Even if data does not have quite the same material significance as oil or gold, a comparison we read more often, it is still central to making decisions and translating results into action when it comes to the right selection, cleansing of raw data (interesting: similar to ore as a metal or mineral mixture and raw material), analysis and visualization.

Tip 1: See also the data science pyramid (DIKW) with the levels from bottom to top: World → Data → Information → Knowledge → Wisdom; (see e.g. Herter, 2022, “Was ist Data Science?”, p. 25, in Wawrzyniak & Herter (Eds.), Neue Dimensionen in Data Science: Interdisziplinäre Ansätze und Anwendungen aus Wissenschaft und Wirtschaft, Berlin – Offenbach: Wichmann/VDE). Note: Michael Herter is CEO of Bonn based data science company infas 360 GmbH.

Tip 2: A short practical book on data science in German has written Michael Oettinger (2020).
And: For Germany you might take also a look on the work of the German Data Science Society (GDS e. V.) and their event German Data Science Days taking place from March 7-8, 2024 in Munich. See also upcoming events of the Data Science Summit.

Origin of data I: Classification

Anyone who practices data science or people analytics (HR data science) therefore needs data. But where exactly does it come from? What sources are there? And how available is it?

Of course, organizations today primarily generate mass data (big data) as well as smaller amounts of data (small data): Here, data can be differentiated according to who or what it basically comes from and where it originates, such as:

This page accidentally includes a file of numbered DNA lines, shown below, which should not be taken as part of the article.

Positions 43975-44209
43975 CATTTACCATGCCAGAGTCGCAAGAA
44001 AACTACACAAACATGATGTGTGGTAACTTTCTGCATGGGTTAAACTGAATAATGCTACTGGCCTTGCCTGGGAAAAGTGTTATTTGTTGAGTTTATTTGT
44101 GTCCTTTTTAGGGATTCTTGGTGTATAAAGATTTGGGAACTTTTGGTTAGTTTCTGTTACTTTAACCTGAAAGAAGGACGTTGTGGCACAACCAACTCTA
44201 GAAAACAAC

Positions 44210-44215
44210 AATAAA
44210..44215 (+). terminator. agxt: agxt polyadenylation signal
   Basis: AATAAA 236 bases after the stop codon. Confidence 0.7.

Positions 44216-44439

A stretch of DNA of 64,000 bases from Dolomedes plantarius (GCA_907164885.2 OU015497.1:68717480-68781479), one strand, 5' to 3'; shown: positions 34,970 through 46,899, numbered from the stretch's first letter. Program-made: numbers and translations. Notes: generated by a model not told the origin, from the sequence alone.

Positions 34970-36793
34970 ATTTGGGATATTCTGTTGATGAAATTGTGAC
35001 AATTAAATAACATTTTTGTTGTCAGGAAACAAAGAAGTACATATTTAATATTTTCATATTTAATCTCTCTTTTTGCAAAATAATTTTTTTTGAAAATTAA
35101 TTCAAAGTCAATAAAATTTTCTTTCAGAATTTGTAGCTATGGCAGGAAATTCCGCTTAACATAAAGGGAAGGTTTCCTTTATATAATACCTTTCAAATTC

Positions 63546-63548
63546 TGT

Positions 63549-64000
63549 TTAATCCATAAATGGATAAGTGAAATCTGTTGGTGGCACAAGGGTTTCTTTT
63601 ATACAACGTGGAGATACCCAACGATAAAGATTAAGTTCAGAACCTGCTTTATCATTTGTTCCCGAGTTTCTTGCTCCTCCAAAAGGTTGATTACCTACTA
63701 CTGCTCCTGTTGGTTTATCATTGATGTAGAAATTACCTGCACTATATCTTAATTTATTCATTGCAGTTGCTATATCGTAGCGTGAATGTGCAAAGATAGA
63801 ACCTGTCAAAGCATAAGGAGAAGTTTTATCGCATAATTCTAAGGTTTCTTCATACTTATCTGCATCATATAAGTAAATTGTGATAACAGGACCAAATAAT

• Data from nature and agriculture (e.g. weather, soil, animals, plants)
  • Data from technical systems and machines (e.g. power plants, factories, vehicles)
  • Data from the economy, corporate management and the financial sector (macroeconomic figures, key business figures, taxes).

And what I am interested in as an HR data scientist or people analyst: data from people. More precisely: data from people in organizations – i.e. from employees, managers and trainees (HR data).

There are a number of other ways of classifying data, such as raw data, aggregated data or metadata, according to data type or file format or authorizations. However, it is important that such data classification takes place in accordance with the existing guidelines and is checked over time.

This is always personal data under data protection law, as is the case with customer data or patient data, which is subject to special legal protection.

Personal data also includes data that can be used to identify a person with reasonable effort, such as the license plate number, the account number or the personnel number, which are often used in databases as so-called primary and foreign keys.

Origin of data II: Internal sources

But let’s leave these information technology and legal aspects behind and return to the initial question: Where does the data come from?

Because as I said: (HR) data science and people analytics need to develop and implement solutions to HR challenges: Data.

Fortunately, a large amount of data is collected and stored within an organization today, which, together with other internal or external data, is available to the employee or external service provider for analysis.